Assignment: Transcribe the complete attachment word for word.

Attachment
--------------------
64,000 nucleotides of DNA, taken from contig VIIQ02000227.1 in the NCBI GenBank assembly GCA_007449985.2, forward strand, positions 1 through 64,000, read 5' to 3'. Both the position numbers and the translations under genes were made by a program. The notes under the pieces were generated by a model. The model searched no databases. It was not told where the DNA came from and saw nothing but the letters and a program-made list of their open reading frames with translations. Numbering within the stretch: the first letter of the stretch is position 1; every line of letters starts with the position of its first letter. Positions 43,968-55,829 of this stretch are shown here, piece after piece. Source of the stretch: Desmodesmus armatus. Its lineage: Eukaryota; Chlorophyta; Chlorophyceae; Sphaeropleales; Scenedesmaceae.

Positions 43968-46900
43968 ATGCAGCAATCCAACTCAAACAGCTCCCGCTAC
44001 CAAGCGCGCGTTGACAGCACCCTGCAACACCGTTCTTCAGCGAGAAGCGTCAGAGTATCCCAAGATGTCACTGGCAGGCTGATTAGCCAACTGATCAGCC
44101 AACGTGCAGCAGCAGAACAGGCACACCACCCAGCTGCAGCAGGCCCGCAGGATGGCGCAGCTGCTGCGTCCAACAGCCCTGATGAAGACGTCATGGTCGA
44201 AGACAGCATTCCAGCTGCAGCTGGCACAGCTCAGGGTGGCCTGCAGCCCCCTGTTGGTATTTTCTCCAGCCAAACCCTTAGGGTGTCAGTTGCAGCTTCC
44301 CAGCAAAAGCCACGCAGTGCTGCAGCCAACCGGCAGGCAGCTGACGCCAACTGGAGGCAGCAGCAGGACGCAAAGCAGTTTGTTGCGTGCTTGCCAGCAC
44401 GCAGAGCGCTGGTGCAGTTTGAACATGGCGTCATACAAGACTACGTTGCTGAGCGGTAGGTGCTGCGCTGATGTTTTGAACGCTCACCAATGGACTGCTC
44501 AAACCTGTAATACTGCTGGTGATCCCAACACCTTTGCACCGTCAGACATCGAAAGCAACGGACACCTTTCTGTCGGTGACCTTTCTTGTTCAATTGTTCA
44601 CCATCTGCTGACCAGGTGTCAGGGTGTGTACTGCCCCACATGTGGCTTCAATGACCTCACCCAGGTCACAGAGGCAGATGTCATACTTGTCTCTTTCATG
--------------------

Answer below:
64,000 nucleotides of DNA, taken from contig VIIQ02000227.1 in the NCBI GenBank assembly GCA_007449985.2, forward strand, positions 1 through 64,000, read 5' to 3'. Both the position numbers and the translations under genes were made by a program. The notes under the pieces were generated by a model. The model searched no databases. It was not told where the DNA came from and saw nothing but the letters and a program-made list of their open reading frames with translations. Numbering within the stretch: the first letter of the stretch is position 1; every line of letters starts with the position of its first letter. Positions 43,968-55,829 of this stretch are shown here, piece after piece. Source of the stretch: Desmodesmus armatus. Its lineage: Eukaryota; Chlorophyta; Chlorophyceae; Sphaeropleales; Scenedesmaceae.

Positions 43968-46900
43968 ATGCAGCAATCCAACTCAAACAGCTCCCGCTAC
44001 CAAGCGCGCGTTGACAGCACCCTGCAACACCGTTCTTCAGCGAGAAGCGTCAGAGTATCCCAAGATGTCACTGGCAGGCTGATTAGCCAACTGATCAGCC
44101 AACGTGCAGCAGCAGAACAGGCACACCACCCAGCTGCAGCAGGCCCGCAGGATGGCGCAGCTGCTGCGTCCAACAGCCCTGATGAAGACGTCATGGTCGA
44201 AGACAGCATTCCAGCTGCAGCTGGCACAGCTCAGGGTGGCCTGCAGCCCCCTGTTGGTATTTTCTCCAGCCAAACCCTTAGGGTGTCAGTTGCAGCTTCC
44301 CAGCAAAAGCCACGCAGTGCTGCAGCCAACCGGCAGGCAGCTGACGCCAACTGGAGGCAGCAGCAGGACGCAAAGCAGTTTGTTGCGTGCTTGCCAGCAC
44401 GCAGAGCGCTGGTGCAGTTTGAACATGGCGTCATACAAGACTACGTTGCTGAGCGGTAGGTGCTGCGCTGATGTTTTGAACGCTCACCAATGGACTGCTC
44501 AAACCTGTAATACTGCTGGTGATCCCAACACCTTTGCACCGTCAGACATCGAAAGCAACGGACACCTTTCTGTCGGTGACCTTTCTTGTTCAATTGTTCA
44601 CCATCTGCTGACCAGGTGTCAGGGTGTGTACTGCCCCACATGTGGCTTCAATGACCTCACCCAGGTCACAGAGGCAGATGTCATACTTGTCTCTTTCATG